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EnglishEdit

 
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EtymologyEdit

From medieval Scots gaberlunȝie. Gaelic gabair talker + lunndair idler.

NounEdit

gaberlunzie (plural gaberlunzies)

  1. (Scotland, historical) A licenced beggar.
    • 1824, Scott, Sir Walter, Redgauntlet[1], Letter XI:
      Better say naething about the laird, my man, and tell me instead, what sort of a chap ye are that are sae ready to cleik in with an auld gaberlunzie fiddler?
    • 1843, Ballantine, James, The Gaberlunzie's Wallet, page 68:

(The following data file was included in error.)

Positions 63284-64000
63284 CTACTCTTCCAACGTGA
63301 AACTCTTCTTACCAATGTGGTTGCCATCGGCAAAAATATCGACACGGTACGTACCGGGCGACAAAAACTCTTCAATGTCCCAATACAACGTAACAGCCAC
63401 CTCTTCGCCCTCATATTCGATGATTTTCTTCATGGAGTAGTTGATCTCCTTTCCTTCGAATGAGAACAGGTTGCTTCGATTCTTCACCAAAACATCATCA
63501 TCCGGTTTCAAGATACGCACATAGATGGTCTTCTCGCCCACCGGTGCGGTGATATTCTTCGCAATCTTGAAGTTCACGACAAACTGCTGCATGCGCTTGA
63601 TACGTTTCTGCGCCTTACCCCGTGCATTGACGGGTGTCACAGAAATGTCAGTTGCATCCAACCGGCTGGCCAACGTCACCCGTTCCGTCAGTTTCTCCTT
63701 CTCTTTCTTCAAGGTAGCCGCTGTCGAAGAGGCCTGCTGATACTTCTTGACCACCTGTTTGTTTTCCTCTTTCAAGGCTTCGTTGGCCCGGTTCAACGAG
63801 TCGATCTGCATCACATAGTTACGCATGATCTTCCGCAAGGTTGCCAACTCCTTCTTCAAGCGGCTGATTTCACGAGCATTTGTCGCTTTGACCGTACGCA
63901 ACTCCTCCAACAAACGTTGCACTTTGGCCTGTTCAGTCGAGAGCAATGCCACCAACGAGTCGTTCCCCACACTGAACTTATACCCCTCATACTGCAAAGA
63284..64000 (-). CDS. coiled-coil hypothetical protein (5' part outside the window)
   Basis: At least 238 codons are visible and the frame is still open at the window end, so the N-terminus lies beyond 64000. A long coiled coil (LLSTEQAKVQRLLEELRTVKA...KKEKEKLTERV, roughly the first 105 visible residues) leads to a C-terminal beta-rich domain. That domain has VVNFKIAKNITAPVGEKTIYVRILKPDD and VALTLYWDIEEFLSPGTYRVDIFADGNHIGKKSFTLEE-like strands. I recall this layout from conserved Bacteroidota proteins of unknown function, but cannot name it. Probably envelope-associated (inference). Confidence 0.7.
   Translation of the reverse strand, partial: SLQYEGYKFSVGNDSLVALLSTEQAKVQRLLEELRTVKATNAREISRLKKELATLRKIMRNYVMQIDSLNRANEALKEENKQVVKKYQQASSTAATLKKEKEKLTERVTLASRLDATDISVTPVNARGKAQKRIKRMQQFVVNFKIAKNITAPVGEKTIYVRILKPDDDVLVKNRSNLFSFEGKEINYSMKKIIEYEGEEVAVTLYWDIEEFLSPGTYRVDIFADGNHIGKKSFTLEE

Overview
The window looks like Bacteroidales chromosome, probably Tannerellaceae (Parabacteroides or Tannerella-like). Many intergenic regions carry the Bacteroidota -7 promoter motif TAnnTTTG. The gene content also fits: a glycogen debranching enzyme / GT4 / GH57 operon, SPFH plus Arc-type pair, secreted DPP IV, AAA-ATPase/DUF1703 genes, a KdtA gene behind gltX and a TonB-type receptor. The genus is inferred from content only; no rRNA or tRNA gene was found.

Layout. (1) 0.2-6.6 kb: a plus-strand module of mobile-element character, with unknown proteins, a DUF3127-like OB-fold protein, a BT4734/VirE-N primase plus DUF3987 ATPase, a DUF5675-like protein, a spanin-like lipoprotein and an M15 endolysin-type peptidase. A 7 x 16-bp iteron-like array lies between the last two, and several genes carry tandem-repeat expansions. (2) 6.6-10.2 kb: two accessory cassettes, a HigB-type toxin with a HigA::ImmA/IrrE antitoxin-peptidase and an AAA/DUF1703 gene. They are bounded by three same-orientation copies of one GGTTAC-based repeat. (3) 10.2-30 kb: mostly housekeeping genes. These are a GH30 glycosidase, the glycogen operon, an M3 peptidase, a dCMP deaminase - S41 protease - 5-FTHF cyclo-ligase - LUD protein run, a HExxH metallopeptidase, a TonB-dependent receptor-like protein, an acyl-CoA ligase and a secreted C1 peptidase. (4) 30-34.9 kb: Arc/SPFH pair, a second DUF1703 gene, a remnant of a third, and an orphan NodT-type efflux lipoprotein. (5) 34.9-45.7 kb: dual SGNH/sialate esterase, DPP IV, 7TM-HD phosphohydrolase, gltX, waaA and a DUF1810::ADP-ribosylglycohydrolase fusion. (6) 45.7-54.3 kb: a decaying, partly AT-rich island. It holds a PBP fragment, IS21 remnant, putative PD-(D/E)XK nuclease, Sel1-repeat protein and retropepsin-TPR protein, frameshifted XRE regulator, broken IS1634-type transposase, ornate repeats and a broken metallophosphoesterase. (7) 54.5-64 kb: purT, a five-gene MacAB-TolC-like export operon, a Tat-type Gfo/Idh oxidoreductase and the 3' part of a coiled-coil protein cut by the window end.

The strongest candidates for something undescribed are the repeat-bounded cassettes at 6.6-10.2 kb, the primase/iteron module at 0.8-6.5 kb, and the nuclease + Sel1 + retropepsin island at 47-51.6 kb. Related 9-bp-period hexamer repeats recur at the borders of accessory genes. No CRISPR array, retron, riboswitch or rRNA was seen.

Blythe be the auld Gaberlunzie man
       Wi' his wallet o' wit, he fills a' the lan';
       Wi' his blinks o' fun, and his blauds o' lear,
       O' a'thing that's gude he has walth to spare;
    • c. 1894, Hewat, Kirkwood, A Little Scottish World: As Revealed in the Annals of an Ancient Ayrshire Parish, Kilmarnock: D. Brown, page 110:
      It is true mendicancy was limited by Act of Parliament, Kirk-Sessions also restricting it and giving badges to the gaberlunzies within their bounds; but it must have been very difficult to keep them within parochial limits.